Former billionaire entrepreneur Samuel Wyly’s “difference of opinion” with the Internal Revenue Service could turn an offshore fortune into an onshore fraud if the agency gets its way.

Wyly, 81, and the estate of his late brother Charles joined forces for a trial Wednesday against the IRS in Dallas, seeking to wipe out the agency’s $3 billion claim for back taxes in their Chapter 11 bankruptcy cases.

The Wyly brothers, who developed companies including arts and crafts retailer Michaels Stores Inc., hid stock offshore and made illegal trades for 13 years, taking in $550 million in illegal profit, a federal jury in Manhattan found in 2014. That case, a victory for the U.S. Securities and Exchange Commission, triggered demands for years worth of back taxes and penalties by the IRS and forced Wyly and his brother’s widow, Caroline “Dee” Wyly, into bankruptcy.

The dispute in the latest trial hinges on the validity of trusts set up on the Isle of Man by the Wylys starting in 1992. Lawyers for Sam Wyly and his sister-in-law claim the trusts were legitimate, while the IRS argues they were used to avoid taxes and finance lavish lifestyles for family members from Texas to Colorado.

“It’s not fraud,” the Wylys’ lawyer, Donald Lan, said in his opening statement at the trial. “We think there’s an honest difference of opinion over the law.”

IRS lawyer Cynthia Messersmith said the case was about lies and “deception” surrounding one of the biggest tax frauds in U.S. history.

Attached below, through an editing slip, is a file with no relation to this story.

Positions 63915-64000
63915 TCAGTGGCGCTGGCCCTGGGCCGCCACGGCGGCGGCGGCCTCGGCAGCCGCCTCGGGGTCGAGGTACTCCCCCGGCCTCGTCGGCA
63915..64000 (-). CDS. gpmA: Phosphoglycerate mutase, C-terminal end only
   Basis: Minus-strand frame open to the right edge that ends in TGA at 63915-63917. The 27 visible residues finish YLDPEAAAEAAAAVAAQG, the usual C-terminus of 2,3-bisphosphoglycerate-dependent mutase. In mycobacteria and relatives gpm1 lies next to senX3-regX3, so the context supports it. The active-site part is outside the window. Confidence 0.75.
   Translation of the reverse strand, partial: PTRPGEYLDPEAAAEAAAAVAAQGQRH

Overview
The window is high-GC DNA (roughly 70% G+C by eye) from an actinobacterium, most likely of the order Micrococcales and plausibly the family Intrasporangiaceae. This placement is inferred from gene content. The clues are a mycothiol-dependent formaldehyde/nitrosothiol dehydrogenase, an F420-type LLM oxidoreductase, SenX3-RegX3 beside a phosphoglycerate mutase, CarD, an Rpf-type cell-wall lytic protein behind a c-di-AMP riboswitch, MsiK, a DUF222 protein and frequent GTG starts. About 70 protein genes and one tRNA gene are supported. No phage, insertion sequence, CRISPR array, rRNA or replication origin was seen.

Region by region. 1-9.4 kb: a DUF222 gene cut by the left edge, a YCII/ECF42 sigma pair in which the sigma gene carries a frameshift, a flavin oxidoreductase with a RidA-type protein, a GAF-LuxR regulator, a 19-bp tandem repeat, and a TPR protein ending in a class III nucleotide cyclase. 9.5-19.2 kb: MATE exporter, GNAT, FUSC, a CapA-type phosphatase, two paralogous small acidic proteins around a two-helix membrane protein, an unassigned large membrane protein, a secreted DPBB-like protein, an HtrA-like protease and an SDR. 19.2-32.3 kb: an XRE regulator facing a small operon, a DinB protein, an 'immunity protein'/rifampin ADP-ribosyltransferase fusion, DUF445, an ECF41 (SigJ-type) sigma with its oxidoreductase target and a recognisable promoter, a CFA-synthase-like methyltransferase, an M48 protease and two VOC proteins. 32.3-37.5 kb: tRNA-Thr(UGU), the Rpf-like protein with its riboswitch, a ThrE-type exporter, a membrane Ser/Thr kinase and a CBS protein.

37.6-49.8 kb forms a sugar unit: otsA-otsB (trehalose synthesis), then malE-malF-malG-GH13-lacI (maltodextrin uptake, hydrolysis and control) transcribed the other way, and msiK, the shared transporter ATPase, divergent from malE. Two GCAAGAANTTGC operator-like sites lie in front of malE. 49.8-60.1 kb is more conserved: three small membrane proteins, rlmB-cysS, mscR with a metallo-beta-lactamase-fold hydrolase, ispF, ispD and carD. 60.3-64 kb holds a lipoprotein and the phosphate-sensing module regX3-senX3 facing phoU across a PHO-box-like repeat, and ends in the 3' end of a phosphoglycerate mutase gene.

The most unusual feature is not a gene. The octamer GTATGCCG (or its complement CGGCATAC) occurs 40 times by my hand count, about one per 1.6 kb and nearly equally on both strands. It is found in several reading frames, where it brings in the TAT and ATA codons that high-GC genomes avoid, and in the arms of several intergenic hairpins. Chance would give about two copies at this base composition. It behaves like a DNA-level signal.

Evade Taxes?

The offshore structure was specifically designed to evade taxes, Messersmith said in her opening statement. The profits were repatriated to the U.S. through a variety of schemes, she said, including the trusts’ purchasing of jewelry, art, furnishings and other luxury items for use by the Wylys. The trusts also financed loans to family members and gifts to the brothers’ children worth millions of dollars, Messersmith said.

Sam Wyly testified for about 20 minutes before being excused for the day, due to what his lawyers said was a combination of his age and health. During that time, Wyly described his childhood growing up in small-town Louisiana, where he had a paper route, played high school football and became an Eagle Scout. At his lawyer’s prompting, Wyly recited the Boy Scout oath and also the Boy Scout law.

“A scout is trustworthy, loyal, helpful, friendly, courteous, kind, obedient, cheerful, thrifty, brave, clean and reverent,” Wyly said. His testimony will resume Thursday.